Every so often I am asked for career advice, which I take very seriously. In my field, I can give examples of choices I had and made, and the paths of others who made different choices. I have a wealth of stories in my back pocket to give people guidance. But recently I was asked by someone in a completely different profession for career advice. A good friend who I have known since we were little kids. 

I could have gone to the cliche bucked “If you love what you do, you will never work a day in your life.” (Marc Anthony) Well I heard this from my parents, many teachers etc. And have previously written about following your dreams quoting people such as Jim Carrey who said, “You could fail at something you hate.” I went as far as to write about the question we get in kindergarten about what you want to be when you grow up, the answer should not be a Doctor, Lawyer, or President. All could have been decent ways to direct my friend. 

When people are asking for career advice there are a lot of key questions to ask. I did ask a few, like what is important to you right now, and what do you think will be important to you in five years? I mostly wanted to hear his concerns about the choice he had in front of him. One common concern among many people who ask for this advice is the fear of failing, the fear that they cannot do succeed at the new opportunity. How do you convince someone that they will succeed? 

To answer my friend was found in a note a scribbled to myself over ten years ago, after learning it from my daughter’s hockey coach who died in a car accident. The note simply states, ‘Hi my name is Larry, and I make a living being myself.’ I responded to my friend that if he takes this new role, what does he think he is going to do differently than he does currently. After some other questions and digging came out was that he was going to be himself. And he is going to succeed not because he is one of the tops of what he does, not because he cares about what he does, that being himself is what gets him clients. He does not need to rethink and change. He needs to embrace what makes him special, and that is to just himself. 

There are very few jobs where every moment is perfect, and every second you are content. Finding what you love to do may not match your ability and I wrote two posts about talent versus skills, but now I throw in something completely different. What about you as a person brings to what are you doing. There are hundreds of videos on YouTube of people shredding on guitar, but how many can write an original composition, how many can make it entertaining, so that you are willing to see them in concert over and over? How many restaurant owners make you feel at home when you are there, and the food tastes that much better?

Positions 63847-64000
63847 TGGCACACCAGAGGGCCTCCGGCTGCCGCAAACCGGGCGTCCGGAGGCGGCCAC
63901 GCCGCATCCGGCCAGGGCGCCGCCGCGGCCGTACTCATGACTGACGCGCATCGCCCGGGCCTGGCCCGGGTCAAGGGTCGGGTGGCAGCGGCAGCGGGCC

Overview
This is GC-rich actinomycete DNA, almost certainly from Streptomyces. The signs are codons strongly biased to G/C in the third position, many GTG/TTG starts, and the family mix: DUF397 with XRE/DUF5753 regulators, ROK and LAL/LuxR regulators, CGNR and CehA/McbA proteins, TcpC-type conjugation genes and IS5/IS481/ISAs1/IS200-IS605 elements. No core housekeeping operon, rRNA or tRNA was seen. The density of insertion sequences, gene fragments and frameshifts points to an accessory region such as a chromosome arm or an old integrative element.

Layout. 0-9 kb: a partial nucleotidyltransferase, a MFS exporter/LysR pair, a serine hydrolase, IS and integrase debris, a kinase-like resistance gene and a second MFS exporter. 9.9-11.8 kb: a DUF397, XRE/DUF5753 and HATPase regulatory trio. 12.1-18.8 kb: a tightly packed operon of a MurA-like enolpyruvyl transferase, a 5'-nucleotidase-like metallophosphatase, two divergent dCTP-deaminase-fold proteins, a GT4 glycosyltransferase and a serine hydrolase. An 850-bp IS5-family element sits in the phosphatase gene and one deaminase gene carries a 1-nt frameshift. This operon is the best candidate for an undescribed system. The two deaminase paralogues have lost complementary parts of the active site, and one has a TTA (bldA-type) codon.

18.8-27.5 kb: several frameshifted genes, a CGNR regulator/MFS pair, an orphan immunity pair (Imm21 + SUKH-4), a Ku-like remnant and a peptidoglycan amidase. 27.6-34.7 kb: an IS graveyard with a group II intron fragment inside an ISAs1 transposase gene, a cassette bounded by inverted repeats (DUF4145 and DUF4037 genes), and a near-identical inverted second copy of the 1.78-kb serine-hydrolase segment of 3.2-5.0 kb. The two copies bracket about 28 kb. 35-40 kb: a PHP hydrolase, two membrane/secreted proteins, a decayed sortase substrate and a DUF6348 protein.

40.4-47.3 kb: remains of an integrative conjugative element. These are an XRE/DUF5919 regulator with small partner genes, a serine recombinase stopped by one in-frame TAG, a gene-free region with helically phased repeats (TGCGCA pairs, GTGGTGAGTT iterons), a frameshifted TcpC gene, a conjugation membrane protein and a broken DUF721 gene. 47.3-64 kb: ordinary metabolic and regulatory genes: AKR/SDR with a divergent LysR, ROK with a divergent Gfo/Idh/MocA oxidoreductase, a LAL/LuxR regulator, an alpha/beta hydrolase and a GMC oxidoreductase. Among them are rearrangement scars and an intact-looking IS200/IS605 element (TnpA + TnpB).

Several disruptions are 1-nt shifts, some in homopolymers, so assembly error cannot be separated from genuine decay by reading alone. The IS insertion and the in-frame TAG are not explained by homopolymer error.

This same friend of mine said things to me for the longest time, that I did things my own way and that I did not care if I fit in if I was being myself. When I was younger, I doubted not just what I did for a living, but my life in general. While I do not know how to teach someone to find who they are I did learn to assess when a person is acting as themselves. Often it is work trying to get that real person to surface. I may not be the best coder, I may not be the best software architect, but my teams at building software being myself. Often not knowing I was doing it and not knowing how to describe what I did until I saw that one note. And this was the advice I gave my friend, in either choice you make if you are yourself success will come to you. 

Twenty plus years ago I was working at a different financial institution, and for some reason they did not give us business cards. I was often at conferences, meetings with vendors and other instances where a business card would be useful. This was a time pre-smartphone era where business cards were common. I made my own and for a title I put ‘Web Geek.’ This described more than what I did, but my attitude towards how I did it. I would prefer my business card have as a title ‘Being Myself.’  

Simon Sinek was quoted as saying “Great leaders don’t try to be perfect; they try to be themselves.” It is not simply great leaders, the quote applies to anyone doing anything and with anyone, whether job, with friends, with family or by themselves. To be great, you do not need to be perfect, you need to be yourself. “To be yourself in a world that is constantly trying to make you something else is the greatest accomplishment.” (Ralph Waldo Emerson) 

This opinion is mine, and mine only, my current or former employers have nothing to do with it. I do not write for any financial gain, I do not take advertising and any product company listed was not done for payment. But if you do like what I write you can donate to the charity I support (with my wife who passed away in 2017) Morgan Stanley’s Children’s Hospital or donate to your favorite charity. I pay to host my site out of my own pocket, my intention is to keep it free.  I do read all feedback, I mostly wont post any of them. 

This Blog is a labor of love, and was originally going to be a book.  With the advent of being able to publish yourself on the web I chose this path.  I will write many of these and not worry too much about grammar or spelling (I will try to come back later and fix it) but focus on content.  I apologize in advance for my ADD as often topics may flip.  I hope one day to turn this into a book and or a podcast, but for now it will remain a blog.   AI is not used in this writing other than using the web to find information.Images without notes are created using and AI tool that allows me to reuse them.